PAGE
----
- Associated Press - Wednesday, July 6, 2016

SALT LAKE CITY (AP) - Lawyers hired to help Utah prepare a $14 million lawsuit against the federal government for control of public lands billed the state for first-class airfare, stays at luxury hotels and steakhouse meals, according to invoices flagged Wednesday by a watchdog group.

The expenses were submitted over the past year by legal consultants from New Orleans and San Diego who were hired by Utah lawmakers on a public lands commission.

The Commission for the Stewardship of Public Lands has been working on a conservative push to take control of millions of acres of federal land. It hired the consultants last summer to help prepare a lawsuit that’s expected to be filed sometime in 2017.

Some expenses, such as first-class airfare, appear to violate the consultants’ contracts with the commission.

The commission’s Republican chairmen - Rep. Keven Stratton of Orem and Republican Sen. David Hinkins of Orangeville - said in a statement late Wednesday that for any expenses that may violate the contract, the commission will seek a reimbursement or cut future payments. “We will require billing adjustments where warranted and will continue to carefully review and monitor future invoices.”

The statement said the “questions raised in the media today shouldn’t diminish efforts to investigate the legal feasibility of Utah’s work to manage public lands at a local level.”

The lawmakers also said that the consultants had performed some work at “a significant discount” and are willing to reimburse wherever appropriate.

They also endorsed a process in place to pay bills. “Despite the impression created by some of today’s media coverage, the process was designed to ensure that the Commission received the information and assistance promised by the contracts at a reasonable price. This has generally worked very well.”

The invoices include a $900 first-class, round-trip ticket to Salt Lake City submitted by George Wentz of the New Orleans-based Davillier Law Group; and first-class flights for about $750 and $1,270 to Salt Lake City and Washington, D.C., from San Diego attorney John W. Howard.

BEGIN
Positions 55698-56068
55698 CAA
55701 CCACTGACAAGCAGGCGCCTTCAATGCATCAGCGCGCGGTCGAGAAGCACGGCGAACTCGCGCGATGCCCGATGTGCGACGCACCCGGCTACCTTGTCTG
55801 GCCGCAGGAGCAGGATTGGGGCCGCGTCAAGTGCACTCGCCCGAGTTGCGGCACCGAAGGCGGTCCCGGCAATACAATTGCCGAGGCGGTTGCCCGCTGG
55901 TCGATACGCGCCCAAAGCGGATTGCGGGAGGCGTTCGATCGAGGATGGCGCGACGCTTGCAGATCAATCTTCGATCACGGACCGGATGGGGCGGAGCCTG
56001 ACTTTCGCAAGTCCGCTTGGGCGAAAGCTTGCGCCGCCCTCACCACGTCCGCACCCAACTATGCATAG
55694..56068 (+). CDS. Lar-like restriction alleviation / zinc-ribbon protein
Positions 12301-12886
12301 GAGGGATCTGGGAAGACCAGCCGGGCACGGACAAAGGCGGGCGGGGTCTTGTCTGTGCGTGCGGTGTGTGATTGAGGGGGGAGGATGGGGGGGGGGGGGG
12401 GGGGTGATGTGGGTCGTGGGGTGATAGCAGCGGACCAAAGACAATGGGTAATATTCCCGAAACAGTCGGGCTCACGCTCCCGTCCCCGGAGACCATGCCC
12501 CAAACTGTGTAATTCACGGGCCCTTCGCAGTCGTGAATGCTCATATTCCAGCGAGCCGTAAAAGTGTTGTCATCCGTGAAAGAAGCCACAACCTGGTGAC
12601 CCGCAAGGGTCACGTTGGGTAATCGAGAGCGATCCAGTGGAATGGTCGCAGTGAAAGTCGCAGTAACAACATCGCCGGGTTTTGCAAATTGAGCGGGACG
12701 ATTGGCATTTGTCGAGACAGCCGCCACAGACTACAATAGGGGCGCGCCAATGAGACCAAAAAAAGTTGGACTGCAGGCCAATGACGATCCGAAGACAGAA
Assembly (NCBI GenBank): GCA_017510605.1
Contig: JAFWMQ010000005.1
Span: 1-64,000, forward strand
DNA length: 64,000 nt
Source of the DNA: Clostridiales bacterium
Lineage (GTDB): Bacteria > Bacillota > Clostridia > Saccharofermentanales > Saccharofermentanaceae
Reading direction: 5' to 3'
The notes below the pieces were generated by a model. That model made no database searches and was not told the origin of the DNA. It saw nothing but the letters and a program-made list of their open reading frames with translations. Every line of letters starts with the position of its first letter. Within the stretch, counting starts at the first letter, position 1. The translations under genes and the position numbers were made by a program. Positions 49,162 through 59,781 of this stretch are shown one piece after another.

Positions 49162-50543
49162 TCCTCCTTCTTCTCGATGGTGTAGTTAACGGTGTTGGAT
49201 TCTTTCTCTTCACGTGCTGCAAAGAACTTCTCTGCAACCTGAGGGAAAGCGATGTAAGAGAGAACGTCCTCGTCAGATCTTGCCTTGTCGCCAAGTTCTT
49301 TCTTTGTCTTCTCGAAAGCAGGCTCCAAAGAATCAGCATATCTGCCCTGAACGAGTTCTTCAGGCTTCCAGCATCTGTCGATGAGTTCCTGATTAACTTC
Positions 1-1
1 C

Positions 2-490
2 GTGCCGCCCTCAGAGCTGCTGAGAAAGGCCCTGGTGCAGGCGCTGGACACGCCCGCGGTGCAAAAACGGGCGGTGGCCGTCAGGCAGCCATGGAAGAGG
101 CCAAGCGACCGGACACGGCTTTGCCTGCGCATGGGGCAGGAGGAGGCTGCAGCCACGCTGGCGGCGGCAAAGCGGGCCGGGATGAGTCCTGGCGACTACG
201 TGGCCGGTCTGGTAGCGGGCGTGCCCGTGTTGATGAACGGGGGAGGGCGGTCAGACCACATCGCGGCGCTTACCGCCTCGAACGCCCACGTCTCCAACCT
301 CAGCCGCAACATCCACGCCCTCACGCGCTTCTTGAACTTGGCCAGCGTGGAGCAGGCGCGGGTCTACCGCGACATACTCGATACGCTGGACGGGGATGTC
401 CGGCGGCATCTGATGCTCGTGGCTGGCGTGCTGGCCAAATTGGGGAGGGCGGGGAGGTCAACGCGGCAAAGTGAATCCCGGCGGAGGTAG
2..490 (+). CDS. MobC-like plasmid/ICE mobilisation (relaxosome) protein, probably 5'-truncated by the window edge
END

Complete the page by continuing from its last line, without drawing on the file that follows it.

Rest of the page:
Invoices show Howard also submitted bills for a $1,500, three-night stay at The Grand America, a luxury Salt Lake City hotel. The room cost an average of about $380 a night.

The documents also show steakhouse meals and stays at Salt Lake City’s private Alta Club.

The contracts specify that the consultants should submit bills for standard, coach-class airfare, “reasonable and necessary food while traveling,” and “standard size and type hotel rooms.” It prohibits billing for luxury items and says the consultants will make an effort to keep expenses as low as possible.

Messages left with Howard and Wentz were not returned Wednesday.

Anne Weismann, executive director of the Washington, D.C.-based Campaign for Accountability, said the expenses flagged by her group show sloppy accounting at best and a serious abuse of taxpayer funds at worst.

“Either way, Utah taxpayers deserve a full accounting of the expenses,” Weismann said in a statement. “If there is a good reason for these lawyers to bill the state of Utah for luxury hotels, let’s hear it.”

Weismann’s group is calling on the commission to conduct an audit and recoup any unjustified payments or overcharges.

The Campaign for Accountability also said invoices show lawyers overbilled the state for work, charging their $500 hourly rate for legal work when receipts show they were doing public relations work, which is to be paid at a lower rate. That money is in addition to the hundreds of thousands of dollars the legal team and commission have already paid public relations firms to help make a case for the pending lawsuit.

Sen. Jim Dabakis, a Democrat who sits on the commission and has questioned the costs of the legal and public relations team, called the expenses embarrassing and an outrage.

“It’s time we suspended anybody that’s getting any money on any of these contracts,” he said. “It appears as though the contracts were blatantly disregarded.”

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